The automotive, food and beverage, electronics and semiconductor, and pharmaceuticals industries are already very far advanced in the adopting of machine safety applications. That is primarily due to the fact that inadequate safety in those industries impairs the quality of the product and therefore has a direct impact on the consumer. In contrast, we also see great potential for growth in the machine tool sector and packaging and material processing industries. There, occupational health and safety is increasingly growing in importance.

What technological trends can be observed on the machine safety market?

In machine automation, we are currently going through a revolution in the fields of networking and software – and it will continue in the coming years. Aside from PLCs, drives and hydraulic solutions, the changing dynamics in communication and integrated safety systems will have a huge influence on the market, and new standards will appreciably penetrate the market.

Central challenges to the market for machine safety. Source: Frost & Sullivan


Do the current products reflect the trends mentioned above and fulfill the needs of the users?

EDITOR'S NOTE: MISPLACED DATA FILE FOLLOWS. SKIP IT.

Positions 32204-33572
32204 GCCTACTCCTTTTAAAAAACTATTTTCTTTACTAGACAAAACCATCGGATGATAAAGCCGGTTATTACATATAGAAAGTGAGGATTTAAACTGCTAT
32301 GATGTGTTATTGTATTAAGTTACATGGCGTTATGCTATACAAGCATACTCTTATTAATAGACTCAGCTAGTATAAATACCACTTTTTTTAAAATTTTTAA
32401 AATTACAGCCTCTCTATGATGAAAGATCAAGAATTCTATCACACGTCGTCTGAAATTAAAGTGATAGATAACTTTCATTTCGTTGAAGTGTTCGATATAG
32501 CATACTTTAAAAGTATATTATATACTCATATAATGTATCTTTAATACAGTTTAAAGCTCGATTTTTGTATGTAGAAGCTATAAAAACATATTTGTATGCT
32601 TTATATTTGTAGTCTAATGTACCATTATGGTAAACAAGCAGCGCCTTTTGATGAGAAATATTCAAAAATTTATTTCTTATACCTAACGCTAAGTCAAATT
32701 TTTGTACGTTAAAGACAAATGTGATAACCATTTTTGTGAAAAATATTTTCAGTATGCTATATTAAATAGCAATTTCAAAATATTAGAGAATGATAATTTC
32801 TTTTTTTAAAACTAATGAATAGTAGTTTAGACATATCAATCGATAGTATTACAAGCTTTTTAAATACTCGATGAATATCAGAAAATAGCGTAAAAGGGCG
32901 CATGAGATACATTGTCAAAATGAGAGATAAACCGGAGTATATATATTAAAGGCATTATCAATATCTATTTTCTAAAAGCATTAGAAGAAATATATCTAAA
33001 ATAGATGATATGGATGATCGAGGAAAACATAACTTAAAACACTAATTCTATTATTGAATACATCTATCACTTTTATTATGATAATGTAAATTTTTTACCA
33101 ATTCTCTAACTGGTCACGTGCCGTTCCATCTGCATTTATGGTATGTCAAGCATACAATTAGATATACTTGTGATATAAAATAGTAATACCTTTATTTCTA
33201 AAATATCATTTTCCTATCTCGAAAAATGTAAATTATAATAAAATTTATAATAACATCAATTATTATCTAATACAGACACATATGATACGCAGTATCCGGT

Yes and no. This market is still a supplier’s market. Although great impetus has been provided by regulations and standards, users are still implementing the systems supplied by large companies. But there is a lot of room for extended functionality, and many products fall into the area of machine safety. Safety PLCs, for example, are capable of doing far more than they do, currently. For the users, stringent requirements for machine safety rings synonymous with higher capital expenditure and lower return on investment. This attitude needs to change. At the risk of repeating myself but it is the key issue for us: The suppliers have to focus more closely on productivity.

Are the OEMs more interested in purchasing components or integrated systems from the suppliers?

That is dependent on the industry. A machine tool manufacturer is more likely to require an integrated solution, while a manufacturer in the food and beverage industry will prefer to buy components. At a higher level, you can say that demand for integrated solutions is growing, but demand for components will continue to be persistent.

How could the topic of integrated industry influence the machine safety market?

This concept of integrated industry aims at a harmonized industrial system architecture in which all the components can interact with each other. This is poised to have a decisive impact on machine safety products that will give rise to emergence of solutions that can be integrated at all levels of the production process and provide enhanced operational safety.

What opportunities and risks does the topic entail for users?

The users have to be much more vociferous in their demands for safety products. Not, though, because they will then comply with regulations, but as an opportunity to innovate within their businesses. We can’t see any risks in that. On the contrary, at the end of the day machine safety provides a sound foundation for making highly sustainable profits and minimizing risks.